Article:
The editors have treated a significant number of patients with this condition and have collected objective and scientifically validated outcome measures, thus establishing a balanced and scientific approach to literature review and the material presented. This text aims to provide guidance, based upon a body of evidence, to enable readers to make informed decisions on management options.
Laryngeal and Tracheobronchial Stenosis covers new topics applicable to all populations, such as:Objective outcomes assessment - a new field that has largely developed through the editors' effortsThe worldwide shift in a surgical emphasis toward endoscopic and office-based proceduresThe development of new tracheal replacement techniquesNew diseases that have emerged and disease managementClinically-accessible, significant background bodies of knowledge on histopathology and physiology
Guri S. Sandhu, MD, FRCS, is a laryngologist at Imperial College London. He studied medicine at the University of London and received his surgical training in otolaryngology through the Royal National Throat, Nose and Ear and Great Ormond Street hospitals. He is a pioneer and leading authority in the management of laryngotracheal stenosis. Having completed a doctorate of medicine in the causes and treatment of airway stenosis, he has published extensively on the subject and lectures nationally and internationally. Dr. Sandhu is the clinical lead for the National Centre for Airway Reconstruction, which is composed of a multidisciplinary team of airway specialists. He is also cofounder of the British Laryngological Association.
S.A. Reza Nouraei, MD, PhD, is the chief resident in otolaryngology at the National Centre for Airway Reconstruction at Charing Cross Hospital, London. He received his bachelors degree in physiology from Gonville and Caius College, Cambridge, and obtained his medical degree from the University of Cambridge in 2002. Dr. Nouraei completed his basic surgical training through the Hammersmith Surgical Rotation, London, and was one of the first surgeons to be appointed into academic higher surgical training in otolaryngology. His early clinical interest in adult laryngotracheal stenosis led to his career in otolaryngology. Dr. Nouraei has published more than 100 peer-reviewed papers and was awarded a doctorate from the University of Bath in laryngotracheal physiology and another in the field of health informatics and clinical outcomes.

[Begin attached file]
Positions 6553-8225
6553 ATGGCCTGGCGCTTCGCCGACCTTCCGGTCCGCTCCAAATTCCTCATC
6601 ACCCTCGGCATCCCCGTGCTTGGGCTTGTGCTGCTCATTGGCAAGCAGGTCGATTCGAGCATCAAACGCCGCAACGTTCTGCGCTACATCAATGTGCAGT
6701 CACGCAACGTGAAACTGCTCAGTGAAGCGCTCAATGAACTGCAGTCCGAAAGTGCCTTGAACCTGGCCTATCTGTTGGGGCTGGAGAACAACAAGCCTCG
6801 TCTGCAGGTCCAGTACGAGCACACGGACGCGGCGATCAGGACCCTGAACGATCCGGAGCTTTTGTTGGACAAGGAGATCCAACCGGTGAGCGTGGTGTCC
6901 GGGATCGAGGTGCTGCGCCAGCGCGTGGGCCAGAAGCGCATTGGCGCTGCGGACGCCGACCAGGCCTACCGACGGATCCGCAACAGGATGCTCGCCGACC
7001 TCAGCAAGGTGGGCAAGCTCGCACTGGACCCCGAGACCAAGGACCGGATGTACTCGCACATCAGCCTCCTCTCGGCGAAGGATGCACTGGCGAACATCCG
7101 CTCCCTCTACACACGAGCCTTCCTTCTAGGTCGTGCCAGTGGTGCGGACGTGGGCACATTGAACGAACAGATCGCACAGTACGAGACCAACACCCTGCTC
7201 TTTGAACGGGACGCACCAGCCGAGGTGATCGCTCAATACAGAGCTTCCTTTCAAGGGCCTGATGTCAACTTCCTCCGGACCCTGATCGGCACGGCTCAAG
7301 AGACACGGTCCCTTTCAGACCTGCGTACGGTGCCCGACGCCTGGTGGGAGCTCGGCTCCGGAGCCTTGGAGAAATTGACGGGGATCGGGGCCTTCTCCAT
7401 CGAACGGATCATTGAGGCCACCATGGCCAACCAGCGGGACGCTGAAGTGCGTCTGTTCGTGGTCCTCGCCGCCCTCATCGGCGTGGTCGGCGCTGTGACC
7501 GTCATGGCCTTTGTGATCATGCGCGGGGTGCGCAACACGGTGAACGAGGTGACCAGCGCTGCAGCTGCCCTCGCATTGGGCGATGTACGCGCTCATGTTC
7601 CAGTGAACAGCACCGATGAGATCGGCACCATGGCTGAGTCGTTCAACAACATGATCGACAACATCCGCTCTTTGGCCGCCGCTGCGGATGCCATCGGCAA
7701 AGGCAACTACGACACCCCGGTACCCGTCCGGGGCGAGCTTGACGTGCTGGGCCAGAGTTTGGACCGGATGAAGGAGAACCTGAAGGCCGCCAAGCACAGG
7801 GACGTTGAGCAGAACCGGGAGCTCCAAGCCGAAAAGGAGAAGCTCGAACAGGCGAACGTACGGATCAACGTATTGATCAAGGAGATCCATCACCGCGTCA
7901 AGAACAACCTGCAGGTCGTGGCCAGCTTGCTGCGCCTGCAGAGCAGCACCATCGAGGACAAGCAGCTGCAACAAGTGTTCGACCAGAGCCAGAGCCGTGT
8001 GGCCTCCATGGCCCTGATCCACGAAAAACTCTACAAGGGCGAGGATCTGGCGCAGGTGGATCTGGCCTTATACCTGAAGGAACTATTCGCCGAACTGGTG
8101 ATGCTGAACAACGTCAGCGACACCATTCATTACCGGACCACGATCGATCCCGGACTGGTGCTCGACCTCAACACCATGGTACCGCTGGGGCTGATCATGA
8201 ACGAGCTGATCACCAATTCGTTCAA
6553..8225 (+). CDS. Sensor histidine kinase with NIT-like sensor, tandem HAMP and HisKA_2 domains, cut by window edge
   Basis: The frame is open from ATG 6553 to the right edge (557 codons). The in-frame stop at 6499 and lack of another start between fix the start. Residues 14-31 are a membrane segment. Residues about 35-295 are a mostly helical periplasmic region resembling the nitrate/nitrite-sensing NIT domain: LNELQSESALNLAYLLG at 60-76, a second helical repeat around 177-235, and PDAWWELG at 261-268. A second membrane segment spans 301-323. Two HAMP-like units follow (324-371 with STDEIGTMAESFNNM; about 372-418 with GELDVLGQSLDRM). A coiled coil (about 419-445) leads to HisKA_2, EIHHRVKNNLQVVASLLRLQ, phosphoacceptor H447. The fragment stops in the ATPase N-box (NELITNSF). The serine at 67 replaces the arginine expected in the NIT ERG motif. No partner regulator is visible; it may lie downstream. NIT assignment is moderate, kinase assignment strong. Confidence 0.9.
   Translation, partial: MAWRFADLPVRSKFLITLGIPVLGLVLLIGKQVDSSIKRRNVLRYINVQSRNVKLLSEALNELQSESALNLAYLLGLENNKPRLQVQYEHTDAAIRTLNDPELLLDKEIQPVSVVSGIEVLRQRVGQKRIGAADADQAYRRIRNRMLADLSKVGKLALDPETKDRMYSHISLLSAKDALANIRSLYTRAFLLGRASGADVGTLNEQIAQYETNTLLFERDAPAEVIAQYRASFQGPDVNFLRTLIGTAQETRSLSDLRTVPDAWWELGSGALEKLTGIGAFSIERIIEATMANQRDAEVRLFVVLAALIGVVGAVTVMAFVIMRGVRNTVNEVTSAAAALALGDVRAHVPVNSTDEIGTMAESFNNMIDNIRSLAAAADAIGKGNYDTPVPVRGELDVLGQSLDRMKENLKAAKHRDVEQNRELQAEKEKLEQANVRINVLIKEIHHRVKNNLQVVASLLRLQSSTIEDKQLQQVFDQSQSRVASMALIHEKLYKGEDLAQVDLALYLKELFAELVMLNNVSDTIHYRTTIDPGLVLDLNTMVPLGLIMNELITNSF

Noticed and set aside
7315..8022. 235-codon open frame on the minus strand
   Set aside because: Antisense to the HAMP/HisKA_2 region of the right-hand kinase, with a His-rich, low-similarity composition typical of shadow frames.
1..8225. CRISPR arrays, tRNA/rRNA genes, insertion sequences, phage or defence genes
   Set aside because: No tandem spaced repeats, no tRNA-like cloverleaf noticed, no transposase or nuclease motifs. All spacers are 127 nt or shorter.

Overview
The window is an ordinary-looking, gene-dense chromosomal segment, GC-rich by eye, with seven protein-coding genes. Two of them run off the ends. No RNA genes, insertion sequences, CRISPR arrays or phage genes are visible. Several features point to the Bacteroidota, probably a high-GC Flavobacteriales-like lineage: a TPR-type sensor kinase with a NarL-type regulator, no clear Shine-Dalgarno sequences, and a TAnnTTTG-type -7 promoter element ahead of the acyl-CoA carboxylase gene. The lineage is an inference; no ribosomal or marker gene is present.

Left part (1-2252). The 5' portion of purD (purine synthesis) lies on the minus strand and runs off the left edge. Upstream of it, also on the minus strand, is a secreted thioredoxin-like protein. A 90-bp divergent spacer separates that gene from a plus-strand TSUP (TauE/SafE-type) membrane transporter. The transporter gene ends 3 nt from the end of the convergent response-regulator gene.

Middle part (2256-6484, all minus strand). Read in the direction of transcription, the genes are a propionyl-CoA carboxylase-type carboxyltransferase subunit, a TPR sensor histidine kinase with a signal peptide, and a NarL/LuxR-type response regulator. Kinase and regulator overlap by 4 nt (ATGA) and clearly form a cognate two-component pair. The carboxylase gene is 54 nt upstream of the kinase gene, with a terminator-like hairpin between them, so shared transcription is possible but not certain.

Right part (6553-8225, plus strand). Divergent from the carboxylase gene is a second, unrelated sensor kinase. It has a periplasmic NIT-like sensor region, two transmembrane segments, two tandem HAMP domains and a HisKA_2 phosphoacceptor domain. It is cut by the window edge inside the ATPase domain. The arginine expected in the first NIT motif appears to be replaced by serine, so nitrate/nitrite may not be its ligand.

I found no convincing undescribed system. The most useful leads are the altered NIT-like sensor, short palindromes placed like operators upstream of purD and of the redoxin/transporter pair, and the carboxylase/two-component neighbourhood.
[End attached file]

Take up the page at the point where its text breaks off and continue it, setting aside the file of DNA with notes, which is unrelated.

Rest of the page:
Helps you answer questions such as: What questions do I need to ask in the history? What findings am I looking for on physical exam? What is the differential diagnosis? What are the critical findings on radiology and pathology studies? What are the treatment options? How do I perform this? and more, giving you a wealth of knowledge that can be accessed and used in any clinical or exam scenario.
Includes practical sections on how to achieve success on the oral exam, as well as the most important pathology and radiology slides for in-service and board examinations.
Features hard-to-find review coverage of sleep medicine, allergy, and dental/oral surgery.
Ideal for reviewbefore clinical rounds with the attending surgeon, a complex surgical case, a mock oral board examination, or the American Board of Otolaryngology examinations.
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The text has informative chapters on special testing, real-ear measurements, the requirements of fitting the pediatric patient with hearing loss, as well as the patient with tinnitus and hearing loss that otolaryngologists can expect to see commonly in practice. The increasing body of the "science" of hearing aid fitting is addressed in chapters covering evidence-based prescribing of hearing aids, as well as future trends to be expected in hearing aid and otologic research. Practical suggestions on professional marketing of hearing aids, as well as a breakdown of the economics of hearing aid dispensing to enhance profitability in today's increasingly difficult practice environment are also well covered.
The text is sure to enhance the knowledge base of the otolaryngologist in one of the fastest growing areas within the specialty.
In Pseudohypacusis: False and Exaggerated Hearing Loss, Dr. Peck has amassed information on the subject of this condition in ways never before accomplished. He has included all related subjects and has treated the different theories and beliefs in impartial and logical ways. This is both a practical text with adequate 'how to' application and a scholarly piece. Each subject is carefully examined and exhaustively covered in unbiased ways with clear and direct writing. This text belongs on the shelves of practicing clinicians and should be added to the reading lists of courses taken by candidates for the Doctor of Audiology degree.